When Your Computer Calls Overseas...Without Your OK

If you live in the U.S., would you ever call somewhere in the Southwest Pacific to connect to the Internet? How about Chad, Guyana or Madagascar?

Most likely you are using a local phone number to get online, and you know exactly how much you are paying for your Internet service.

Nevertheless, many consumers are finding long distance charges on their phone bills for calls made through their modems without their knowledge or approval.

How does it happen? Some websites use international dialing to trick consumers into paying to access content. The sites claim to be "free" or advertise that "no credit card is needed," then prompt the user to download a "viewer" or "dialer" program.

Here's the catch: Once the program is downloaded to the user's computer, it disconnects the Internet connection and reconnects to an international long-distance phone number, at rates between $2 and $7 per minute.

These scams are typically associated with adult sites, and do not require a credit card number for access. That means they are available to children, who can click onto them without their parents' knowledge or permission.

Even if parents disable international calling from their phone lines, many modem dialers are programmed to circumvent the "block," and initiate international calls using a "10-10 dial-around" prefix.

Take the following precautions
  • Consider a dedicated phone line for your computer, restrict it to local calls, and disconnect the line to your modem when not in use.
  • Make sure your modem makes an audible noise when dialing a phone number so you can be aware when a connection is being made.
  • If you see a dialogue box on your computer indicating that it is dialing when you did not direct it to, cancel the connection and hang up.
  • Beware of the dangers of downloading "viewer" or "dialer" software. Read online disclosures carefully, clicking through to every level of detail. Do not click on "OK" unless you know exactly what you are agreeing to.
  • If you use high-speed DSL or cable connection, disconnect any phone line you used in the past to dial up the Internet.
  • Consider installing a program on your computer to block pop-up ads and identify and remove the types of programs that may be associated with modem-high-jacking scams.
Stop modem redialing
Here's how you can minimize your changes of finding surprise international long distance charges on your phone bill:

  • Beware of any program that enables your modem to redial to the Internet. If you see a dialog box on your computer indicating that it's dialing when you didn't direct it to, disconnect from your Internet service. Check the number you're dialing and continue only if it's a local call.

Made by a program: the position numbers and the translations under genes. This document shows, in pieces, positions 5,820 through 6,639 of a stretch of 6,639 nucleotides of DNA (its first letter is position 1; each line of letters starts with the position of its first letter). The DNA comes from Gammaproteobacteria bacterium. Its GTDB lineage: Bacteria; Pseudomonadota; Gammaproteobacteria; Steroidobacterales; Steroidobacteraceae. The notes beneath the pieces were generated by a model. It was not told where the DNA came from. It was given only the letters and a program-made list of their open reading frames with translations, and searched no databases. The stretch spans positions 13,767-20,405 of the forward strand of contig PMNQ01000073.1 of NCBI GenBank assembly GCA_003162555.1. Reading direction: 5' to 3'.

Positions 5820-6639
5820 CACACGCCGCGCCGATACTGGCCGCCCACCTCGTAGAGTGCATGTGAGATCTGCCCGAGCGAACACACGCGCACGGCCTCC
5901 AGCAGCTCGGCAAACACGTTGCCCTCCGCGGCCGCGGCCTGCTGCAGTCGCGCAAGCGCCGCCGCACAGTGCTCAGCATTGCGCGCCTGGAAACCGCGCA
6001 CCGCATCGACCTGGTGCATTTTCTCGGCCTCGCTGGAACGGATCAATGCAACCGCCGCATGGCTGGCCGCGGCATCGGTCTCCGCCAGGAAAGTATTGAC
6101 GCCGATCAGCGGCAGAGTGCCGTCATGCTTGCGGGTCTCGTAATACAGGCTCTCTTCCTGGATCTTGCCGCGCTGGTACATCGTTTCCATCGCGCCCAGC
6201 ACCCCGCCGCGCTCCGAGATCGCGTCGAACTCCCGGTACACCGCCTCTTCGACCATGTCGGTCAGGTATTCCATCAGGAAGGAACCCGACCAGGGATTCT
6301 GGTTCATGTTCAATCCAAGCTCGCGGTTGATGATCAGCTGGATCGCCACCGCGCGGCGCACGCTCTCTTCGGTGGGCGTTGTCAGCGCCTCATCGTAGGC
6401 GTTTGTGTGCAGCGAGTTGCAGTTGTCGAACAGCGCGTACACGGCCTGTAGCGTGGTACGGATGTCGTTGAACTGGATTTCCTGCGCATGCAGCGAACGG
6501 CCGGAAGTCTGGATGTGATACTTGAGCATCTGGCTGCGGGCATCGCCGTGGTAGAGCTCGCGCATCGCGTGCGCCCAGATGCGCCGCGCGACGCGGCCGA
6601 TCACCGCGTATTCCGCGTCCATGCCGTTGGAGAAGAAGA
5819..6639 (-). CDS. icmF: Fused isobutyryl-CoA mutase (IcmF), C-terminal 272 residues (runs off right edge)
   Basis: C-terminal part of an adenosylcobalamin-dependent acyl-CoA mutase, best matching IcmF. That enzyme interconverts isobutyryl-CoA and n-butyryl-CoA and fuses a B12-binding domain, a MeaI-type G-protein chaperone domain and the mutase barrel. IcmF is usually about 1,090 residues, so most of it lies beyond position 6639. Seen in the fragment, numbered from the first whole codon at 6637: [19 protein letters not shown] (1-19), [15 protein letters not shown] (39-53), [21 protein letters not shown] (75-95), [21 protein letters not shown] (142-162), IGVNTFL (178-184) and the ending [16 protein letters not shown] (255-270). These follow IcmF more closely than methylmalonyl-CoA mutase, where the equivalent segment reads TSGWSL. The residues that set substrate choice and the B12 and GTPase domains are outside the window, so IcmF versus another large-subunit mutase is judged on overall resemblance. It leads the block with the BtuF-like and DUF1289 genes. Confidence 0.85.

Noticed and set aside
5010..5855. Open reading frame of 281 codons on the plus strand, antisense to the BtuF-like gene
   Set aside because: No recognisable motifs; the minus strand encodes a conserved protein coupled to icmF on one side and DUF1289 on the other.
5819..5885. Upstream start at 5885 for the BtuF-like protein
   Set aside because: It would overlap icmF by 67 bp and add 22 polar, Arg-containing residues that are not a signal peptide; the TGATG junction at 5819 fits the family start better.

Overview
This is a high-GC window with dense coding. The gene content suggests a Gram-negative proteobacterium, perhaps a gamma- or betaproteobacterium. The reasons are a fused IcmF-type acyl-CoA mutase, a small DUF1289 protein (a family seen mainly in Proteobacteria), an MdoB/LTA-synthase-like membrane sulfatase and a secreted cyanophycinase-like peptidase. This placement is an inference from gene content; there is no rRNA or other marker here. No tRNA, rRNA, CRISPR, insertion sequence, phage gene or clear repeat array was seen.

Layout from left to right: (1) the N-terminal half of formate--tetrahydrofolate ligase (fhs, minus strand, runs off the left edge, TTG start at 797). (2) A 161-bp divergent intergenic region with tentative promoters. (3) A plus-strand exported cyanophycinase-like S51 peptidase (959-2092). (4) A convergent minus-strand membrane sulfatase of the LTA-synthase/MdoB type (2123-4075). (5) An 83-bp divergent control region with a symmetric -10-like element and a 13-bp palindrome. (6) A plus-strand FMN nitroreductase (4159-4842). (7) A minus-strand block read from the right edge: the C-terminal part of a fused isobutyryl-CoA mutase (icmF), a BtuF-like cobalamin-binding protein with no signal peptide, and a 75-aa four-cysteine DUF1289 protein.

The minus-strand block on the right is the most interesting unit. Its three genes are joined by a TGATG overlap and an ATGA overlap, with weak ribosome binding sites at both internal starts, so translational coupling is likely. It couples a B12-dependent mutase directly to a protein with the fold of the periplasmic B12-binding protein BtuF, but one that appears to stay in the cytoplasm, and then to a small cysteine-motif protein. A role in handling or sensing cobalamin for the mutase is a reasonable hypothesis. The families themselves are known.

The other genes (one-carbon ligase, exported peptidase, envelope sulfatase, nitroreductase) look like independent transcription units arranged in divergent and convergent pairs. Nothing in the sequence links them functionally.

• Read online disclosures carefully. They may be buried several clicks away in pages of small print. In addition, carefully scroll through the language in the typical gray boxes on your screen. Do not click on "OK" unless you know exactly what you are agreeing to.
  • Talk to your children. Recognize that they are obvious targets of international modem dialing scams and tell them the consequences of downloading "viewer" or "dialer" programs on the computer.
  • Monitor your children's Internet use. Keep track of the websites your child visits by checking the web browser history files and cache.
  • Be skeptical when surfing the web. Free does not always mean free. 
  • Do not download programs from the Internet without reading the disclosures. It is important that you read the terms and conditions disclaimer before you accept.
Some websites may be advertised as "free and uncensored" or may allow information to be downloaded. However, during website access a pop-up window with a disclaimer appears.

The disclaimer usually reveals information on possible charges or the rerouting of the website. It may say, "you will be disconnected from your local Internet access number and reconnected to an international location" (which could be Chad, Madagascar, Vanuatu, or some other country).

There may also be charges from a non-telecommunications company that provides a billing service to the website in question.

If you still chose to download, you should be prepared to receive a phone bill with high international toll charges.

  • You can ask your phone company for an International Block on your computer line.
  • If you acquire broadband Internet access, consider disabling your modem.
  • Take advantage of firewalls, virus protection, and anti-spyware programs. Download the latest updates to your operating system and Internet browsers.
  • Take action if you find charges on your phone bill that you did not authorize.
  • Save your bill as it may help identify the scammers when you report the incident. Contact the company doing the billing and dispute the charges.
  • Contact the Bureau of Consumer Protection, toll-free, at 800-422-7128, or use the online complaint form.
(Taken from the Bureau of Consumer Protection Consumer Facts "When your computer calls overseas...without your OK.")